mental health state of mind
Yep, I’m in a mental health state of mind.
Last week was National Mental Health Week. Upon learning this (mostly through the amazing coverage by the ABC during the week) my thoughts have been consumed by the complexity of this topic.
Illness, stigma, disease, access, reaching out, not reaching out, lack of support; my mind starts to spin out of control. My Facebook feed has been flooded with messages about it too. Interviews with celebrities, “ordinary” people and mental health professionals, all sharing stories about their own experiences and encounters with mental health and the systems that work to support it.
As I try to process all of the information I feel overwhelmed trying to debunk some myths of my own and make sense of everything that has been presented to me.
This is when I realise the significance of this week and more specifically, World Mental Health Day.
I realise that if I, as person that is currently not battling mental illness is struggling to understand the mental health landscape, then how on earth is a person who is bearing the full brunt of a mental illness meant to make sense of it all?
Larissa Russell, a mental health nurse at Geelong’s Acute Psychiatric Admissions Unit at The Swanston Centre, firmly believes that raising awareness through public campaigns such as National Mental Health Week and events like RUOK? Day do have an impact on public perceptions of mental health issues, and more importantly the individual experiencing them: “It gets people talking and thinking about mental illness. It’s a great opportunity to normalise mental illness and recognise it like any other medical condition.”
The treatment of mental health issues and disorders requires a holistic approach, and everyone has a responsibility. The Federal Government in recent years has injected a significant amount of funding into many programs and services that aim to support the provision of mental health services, and work to deconstruct existing perceptions that being mentally ill makes you mentally weak, and the idea that one should be able to get over their “invisible disability.”
Yes, it is up to the individual to take action and seek help, it is also important to recognise there are additional challenges at play.
When someone already feels isolated by how they are thinking and feeling, how can they possibly consider expressing it to another person who may have not have the capacity to relate to what they are saying?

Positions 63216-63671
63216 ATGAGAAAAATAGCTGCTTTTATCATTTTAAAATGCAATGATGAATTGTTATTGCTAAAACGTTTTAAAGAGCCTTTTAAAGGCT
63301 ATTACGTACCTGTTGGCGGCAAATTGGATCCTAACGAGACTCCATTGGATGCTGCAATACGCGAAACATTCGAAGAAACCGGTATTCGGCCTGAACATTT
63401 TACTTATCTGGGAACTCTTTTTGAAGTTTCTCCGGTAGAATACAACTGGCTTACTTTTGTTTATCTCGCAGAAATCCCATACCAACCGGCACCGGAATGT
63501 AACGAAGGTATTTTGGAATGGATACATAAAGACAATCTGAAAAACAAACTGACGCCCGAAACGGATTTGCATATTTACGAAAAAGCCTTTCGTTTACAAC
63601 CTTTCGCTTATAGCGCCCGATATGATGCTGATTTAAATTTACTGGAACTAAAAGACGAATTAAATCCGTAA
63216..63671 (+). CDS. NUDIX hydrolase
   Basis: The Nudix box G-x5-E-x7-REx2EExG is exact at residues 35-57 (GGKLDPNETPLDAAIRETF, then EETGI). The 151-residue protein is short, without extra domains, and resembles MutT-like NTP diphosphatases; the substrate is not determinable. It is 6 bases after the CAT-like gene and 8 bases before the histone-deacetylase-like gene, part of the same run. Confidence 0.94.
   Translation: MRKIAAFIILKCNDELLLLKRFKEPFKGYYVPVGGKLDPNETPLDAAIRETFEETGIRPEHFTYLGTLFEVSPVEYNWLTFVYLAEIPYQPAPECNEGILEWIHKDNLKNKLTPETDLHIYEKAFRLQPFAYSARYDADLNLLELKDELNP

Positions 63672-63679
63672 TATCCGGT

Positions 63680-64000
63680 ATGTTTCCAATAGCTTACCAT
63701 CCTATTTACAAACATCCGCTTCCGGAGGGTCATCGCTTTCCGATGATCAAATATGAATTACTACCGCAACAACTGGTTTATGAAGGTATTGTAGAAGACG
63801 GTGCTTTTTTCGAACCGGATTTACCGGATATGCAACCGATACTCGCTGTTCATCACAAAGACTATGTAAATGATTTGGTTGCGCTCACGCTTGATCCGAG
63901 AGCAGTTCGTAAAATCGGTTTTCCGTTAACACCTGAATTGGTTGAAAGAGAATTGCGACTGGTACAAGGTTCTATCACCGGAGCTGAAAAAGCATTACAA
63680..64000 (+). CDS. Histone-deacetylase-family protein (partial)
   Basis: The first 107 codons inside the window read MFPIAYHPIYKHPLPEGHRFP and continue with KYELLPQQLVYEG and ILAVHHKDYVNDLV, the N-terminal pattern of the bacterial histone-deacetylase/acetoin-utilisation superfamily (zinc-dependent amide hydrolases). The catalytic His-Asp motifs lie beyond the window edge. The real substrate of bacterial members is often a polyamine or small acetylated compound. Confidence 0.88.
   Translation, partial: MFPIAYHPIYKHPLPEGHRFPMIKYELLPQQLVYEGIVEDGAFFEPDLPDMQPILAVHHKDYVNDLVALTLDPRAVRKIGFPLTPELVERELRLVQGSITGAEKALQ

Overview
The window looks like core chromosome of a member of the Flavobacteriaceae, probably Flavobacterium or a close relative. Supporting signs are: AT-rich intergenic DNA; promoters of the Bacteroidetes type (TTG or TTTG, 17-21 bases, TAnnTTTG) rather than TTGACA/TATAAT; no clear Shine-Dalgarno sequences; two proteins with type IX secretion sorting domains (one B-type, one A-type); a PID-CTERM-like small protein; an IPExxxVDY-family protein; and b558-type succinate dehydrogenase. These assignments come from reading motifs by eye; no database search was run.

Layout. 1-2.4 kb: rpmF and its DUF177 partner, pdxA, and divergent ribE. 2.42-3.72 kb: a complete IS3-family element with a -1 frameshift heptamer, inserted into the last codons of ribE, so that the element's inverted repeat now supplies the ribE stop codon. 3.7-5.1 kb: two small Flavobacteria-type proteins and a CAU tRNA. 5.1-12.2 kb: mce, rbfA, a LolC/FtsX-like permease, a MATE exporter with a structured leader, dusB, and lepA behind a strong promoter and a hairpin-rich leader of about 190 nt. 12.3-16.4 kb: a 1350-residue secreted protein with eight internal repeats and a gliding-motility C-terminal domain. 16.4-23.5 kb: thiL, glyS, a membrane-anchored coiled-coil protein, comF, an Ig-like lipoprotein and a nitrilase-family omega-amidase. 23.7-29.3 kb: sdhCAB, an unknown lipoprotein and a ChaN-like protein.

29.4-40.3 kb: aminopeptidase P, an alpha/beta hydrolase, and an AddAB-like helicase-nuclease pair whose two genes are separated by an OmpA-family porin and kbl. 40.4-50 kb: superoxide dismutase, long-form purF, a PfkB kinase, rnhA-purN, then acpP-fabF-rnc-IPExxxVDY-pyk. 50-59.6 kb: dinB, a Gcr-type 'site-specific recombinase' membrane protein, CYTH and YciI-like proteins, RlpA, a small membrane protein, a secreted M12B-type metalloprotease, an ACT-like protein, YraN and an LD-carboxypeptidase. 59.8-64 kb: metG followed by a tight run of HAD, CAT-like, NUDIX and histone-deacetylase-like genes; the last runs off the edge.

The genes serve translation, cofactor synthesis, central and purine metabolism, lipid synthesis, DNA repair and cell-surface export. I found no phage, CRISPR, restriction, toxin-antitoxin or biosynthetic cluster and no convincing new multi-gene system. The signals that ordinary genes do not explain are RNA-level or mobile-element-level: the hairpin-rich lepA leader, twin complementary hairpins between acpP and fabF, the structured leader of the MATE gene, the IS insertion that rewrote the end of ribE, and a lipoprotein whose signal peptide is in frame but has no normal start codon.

This is where that sexy word “stigma” arrives at the mental health party, it’s making a lot of noise, eating all of the Cheezels and shoving the big, fat elephant that is mental health into the corner of the room.
“The reason we come across the word stigma so much is because it’s unfortunately something we still commonly see. It is extremely detrimental to the health of a client and can create self-stigma which can lead to social isolation and prevent people from seeking help.
I think that a lot of the new policies and procedures are now focusing on empowering clients to make their own informed decisions on their treatment and care within mental health services and having more easily accessible groups in the community that promote social inclusion would be extremely beneficial for those with a mental illness.”
While clinical diagnosis and definitions of mental disorders provides us with a framework that helps us understand it in broader terms, mental illness doesn’t present itself the same way all of the time and is often defined by the person living it. This makes it even harder to provide support, as there is no one method, medication or approach that allows for a “one size fits all” solution.
It will continue to be a challenge for Government and service providers to create a system that can perfectly capture and support everyone, so it is time for us as individuals to act as a safety net to catch those who fall through the cracks.
Depression, anxiety, eating disorders, Schizophrenia, Bi-polar Disorder, Alzheimer ’s disease, Dementia; mental health issues are no longer something that should be experienced in isolation. In a culture that is becoming more and more integrated and conversational we shouldn’t be afraid to speak up. It’s time to kick stigma out of the party and invite that big, fat elephant to pull up a seat, grab a cup of tea and have tell us a little bit more about himself.
Because these are everyone’s issues and ignorance is no longer an excuse.